Territory Stories

Mary River : integrated catchment management plan



Mary River : integrated catchment management plan

Other title

Integrated catchment management plan Mary River; [Mary River Wetlands Task Force]


Letts, G. A. (Godfrey Alan), 1928-; Mary River Wetlands Task Force


E-Publications; E-Books; PublicationNT; Report ; 30/1998




Date:1998; Made available via the Publications (Legal Deposit) Act 2004 (NT).




Watershed management -- Northern Territory -- Mary River; Wetlands -- Northern Territory -- Mary River Region; Mary River Watershed; Mary River Region

Publisher name

Northern Territory Government

Place of publication



Report ; 30/1998


x, 91 p., [7] p. of plates : maps ; 30 cm.

File type



Attribution International 4.0 (CC BY 4.0)

Copyright owner

Northern Territory Government



Parent handle


Citation address


Page content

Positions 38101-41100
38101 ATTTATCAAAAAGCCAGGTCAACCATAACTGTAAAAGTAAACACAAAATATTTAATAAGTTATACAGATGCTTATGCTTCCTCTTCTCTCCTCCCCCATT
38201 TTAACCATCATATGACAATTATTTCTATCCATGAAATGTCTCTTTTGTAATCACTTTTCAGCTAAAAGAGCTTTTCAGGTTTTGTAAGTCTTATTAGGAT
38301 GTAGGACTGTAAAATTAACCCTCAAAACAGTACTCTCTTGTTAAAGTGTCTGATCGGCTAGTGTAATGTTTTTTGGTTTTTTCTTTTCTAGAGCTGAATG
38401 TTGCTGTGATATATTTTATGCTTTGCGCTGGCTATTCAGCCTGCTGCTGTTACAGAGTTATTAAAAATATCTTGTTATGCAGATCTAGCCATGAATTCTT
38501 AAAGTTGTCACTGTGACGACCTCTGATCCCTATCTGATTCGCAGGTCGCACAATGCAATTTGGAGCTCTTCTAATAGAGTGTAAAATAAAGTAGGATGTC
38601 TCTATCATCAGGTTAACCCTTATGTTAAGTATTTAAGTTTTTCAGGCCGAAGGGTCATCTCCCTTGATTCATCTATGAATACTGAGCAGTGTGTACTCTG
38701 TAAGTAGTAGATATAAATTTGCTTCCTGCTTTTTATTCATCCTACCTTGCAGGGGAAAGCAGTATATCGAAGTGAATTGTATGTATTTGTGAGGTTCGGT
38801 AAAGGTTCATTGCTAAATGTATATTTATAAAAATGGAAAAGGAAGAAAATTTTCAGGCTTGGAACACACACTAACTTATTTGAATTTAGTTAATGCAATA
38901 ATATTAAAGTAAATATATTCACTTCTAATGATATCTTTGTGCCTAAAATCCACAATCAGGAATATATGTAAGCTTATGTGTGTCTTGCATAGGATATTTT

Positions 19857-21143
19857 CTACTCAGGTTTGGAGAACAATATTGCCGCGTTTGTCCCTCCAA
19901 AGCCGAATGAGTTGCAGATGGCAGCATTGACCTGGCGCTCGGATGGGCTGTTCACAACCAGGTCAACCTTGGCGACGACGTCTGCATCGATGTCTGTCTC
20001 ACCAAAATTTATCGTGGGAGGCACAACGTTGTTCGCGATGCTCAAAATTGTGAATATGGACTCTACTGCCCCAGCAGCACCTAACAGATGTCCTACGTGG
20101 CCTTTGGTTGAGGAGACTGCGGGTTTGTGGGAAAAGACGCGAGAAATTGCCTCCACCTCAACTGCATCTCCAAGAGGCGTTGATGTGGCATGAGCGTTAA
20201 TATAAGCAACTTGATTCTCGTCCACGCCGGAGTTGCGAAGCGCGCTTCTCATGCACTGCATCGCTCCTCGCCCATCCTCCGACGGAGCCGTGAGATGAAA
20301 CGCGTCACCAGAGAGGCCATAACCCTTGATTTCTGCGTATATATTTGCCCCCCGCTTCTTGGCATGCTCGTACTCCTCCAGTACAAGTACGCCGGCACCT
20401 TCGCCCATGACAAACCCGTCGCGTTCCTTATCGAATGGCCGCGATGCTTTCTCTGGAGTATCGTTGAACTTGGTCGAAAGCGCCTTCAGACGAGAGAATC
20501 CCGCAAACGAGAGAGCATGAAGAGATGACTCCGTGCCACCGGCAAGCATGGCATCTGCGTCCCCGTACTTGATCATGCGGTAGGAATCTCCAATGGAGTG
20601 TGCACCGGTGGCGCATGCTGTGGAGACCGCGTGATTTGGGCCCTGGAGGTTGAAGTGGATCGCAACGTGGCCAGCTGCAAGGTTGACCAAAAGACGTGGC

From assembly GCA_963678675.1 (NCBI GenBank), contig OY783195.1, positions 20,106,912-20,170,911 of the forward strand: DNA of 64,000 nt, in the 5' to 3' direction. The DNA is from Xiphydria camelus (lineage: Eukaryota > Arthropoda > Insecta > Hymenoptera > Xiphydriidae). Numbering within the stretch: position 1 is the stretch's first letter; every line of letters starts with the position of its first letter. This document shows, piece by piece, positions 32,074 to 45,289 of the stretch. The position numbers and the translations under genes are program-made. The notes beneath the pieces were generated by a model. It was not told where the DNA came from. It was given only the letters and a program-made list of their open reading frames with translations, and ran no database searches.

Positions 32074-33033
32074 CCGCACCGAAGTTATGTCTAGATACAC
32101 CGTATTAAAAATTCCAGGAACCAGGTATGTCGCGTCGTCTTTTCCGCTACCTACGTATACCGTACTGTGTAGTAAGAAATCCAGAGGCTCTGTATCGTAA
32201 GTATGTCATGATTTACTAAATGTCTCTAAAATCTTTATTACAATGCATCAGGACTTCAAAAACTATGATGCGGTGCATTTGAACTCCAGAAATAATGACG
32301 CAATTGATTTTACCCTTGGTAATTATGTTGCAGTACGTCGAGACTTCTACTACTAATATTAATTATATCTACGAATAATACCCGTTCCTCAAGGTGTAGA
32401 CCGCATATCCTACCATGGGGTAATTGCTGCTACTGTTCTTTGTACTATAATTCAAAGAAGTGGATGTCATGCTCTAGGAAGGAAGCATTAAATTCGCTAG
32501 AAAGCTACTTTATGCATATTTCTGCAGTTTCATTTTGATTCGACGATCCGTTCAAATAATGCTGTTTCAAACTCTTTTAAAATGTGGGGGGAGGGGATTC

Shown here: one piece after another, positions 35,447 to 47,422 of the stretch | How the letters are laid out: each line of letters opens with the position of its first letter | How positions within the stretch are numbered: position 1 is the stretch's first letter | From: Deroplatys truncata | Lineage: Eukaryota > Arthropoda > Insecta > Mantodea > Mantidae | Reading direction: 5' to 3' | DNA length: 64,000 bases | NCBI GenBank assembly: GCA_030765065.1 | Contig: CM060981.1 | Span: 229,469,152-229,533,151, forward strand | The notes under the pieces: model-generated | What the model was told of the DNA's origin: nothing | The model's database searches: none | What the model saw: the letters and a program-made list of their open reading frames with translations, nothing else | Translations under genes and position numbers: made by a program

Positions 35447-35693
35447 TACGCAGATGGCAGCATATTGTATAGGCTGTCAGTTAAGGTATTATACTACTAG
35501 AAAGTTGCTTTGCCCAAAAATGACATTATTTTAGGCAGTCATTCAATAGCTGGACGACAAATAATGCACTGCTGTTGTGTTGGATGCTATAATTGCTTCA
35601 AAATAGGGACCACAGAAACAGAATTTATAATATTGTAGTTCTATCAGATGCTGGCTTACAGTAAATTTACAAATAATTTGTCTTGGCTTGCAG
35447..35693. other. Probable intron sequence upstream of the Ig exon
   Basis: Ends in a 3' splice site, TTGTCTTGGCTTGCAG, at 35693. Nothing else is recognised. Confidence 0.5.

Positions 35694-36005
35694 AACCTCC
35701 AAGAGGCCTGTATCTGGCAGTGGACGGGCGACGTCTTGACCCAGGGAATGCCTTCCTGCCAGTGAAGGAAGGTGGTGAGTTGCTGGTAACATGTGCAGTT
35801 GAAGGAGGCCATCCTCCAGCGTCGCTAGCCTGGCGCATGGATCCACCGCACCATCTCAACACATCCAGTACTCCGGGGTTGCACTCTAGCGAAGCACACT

Technical Report WRD98030 Viewed at 16:07:43 on 29/07/2010 Page 28 of 110. 2. Conflict between the rights of a landholder and their actions impacting on others. For example, competition can occur over resource management options, such as the conflict between sowing para grass for cattle production at the expense of native grasses for wildlife habitat. In this situation the conflict is between the landholder and Government agencies or community groups. Conflict can also result from activities at one location causing unwanted effects at another location, such as stream flow modification limiting barramundi breeding nurseries. This conflict may be between Government and community groups or landholder and special interest groups. 3. Access and/or use of the same resource can generate competition or conflict, such as may occur with tourism operators and recreational anglers over access to public or leasehold land. Current land tenure in the catchment is established (Figure 1). Changes to tenure are possible as a result of changing government needs, and identification of new development opportunities. Decisions on land tenure changes are made by Government after careful consideration of all advice provided by its Departments and other interest groups. The conflict over access or conflict over individual landholder's property plans are more difficult areas to resolve. Discussion and negotiation is the first means of resolution. Should this fail, the legislation is usually examined to determine the rights of the parties involved. In many situations of conflict over particular use or access, adversarial relations between the landholder and the particular government agency or third party grow and thrive. This is not conducive to resolving issues and reaching agreement between all stakeholders on a shared vision and approach to implementing integrated catchment management for the sustainable use of the natural resources. The Response The resolution of any land competition issues ideally requires both a social process for negotiation and the provision of the best available information to the interested parties. The social negotiation process must involve the key stakeholders, a forum for discussion and a common understanding of how decisions are to be reached. In many cases decisions will be reached through negotiated agreements between property owners, enterprise operators and public interest representatives (including government) directed towards agreed goals. The advisory committee set up under the Water Act would act as the forum for discussion and negotiation. The Terms of Reference and the representative profile of the committee are therefore vital in providing the foundation for the process of fair and just resolution of competition and conflict. Any stakeholder with a conflict over land or resource use sees it as important issue requiring negotiation and resolution. The Committee, utilising the expertise of the Mary River Technical Working Group, will examine the matter and provide a recommendation to the relevant Minister and/or the parties involved. The provision of the best available information includes technical information on resources and production commodities together with social information on the range of stakeholder values on these resources and commodities. Further information may be provided through: 16

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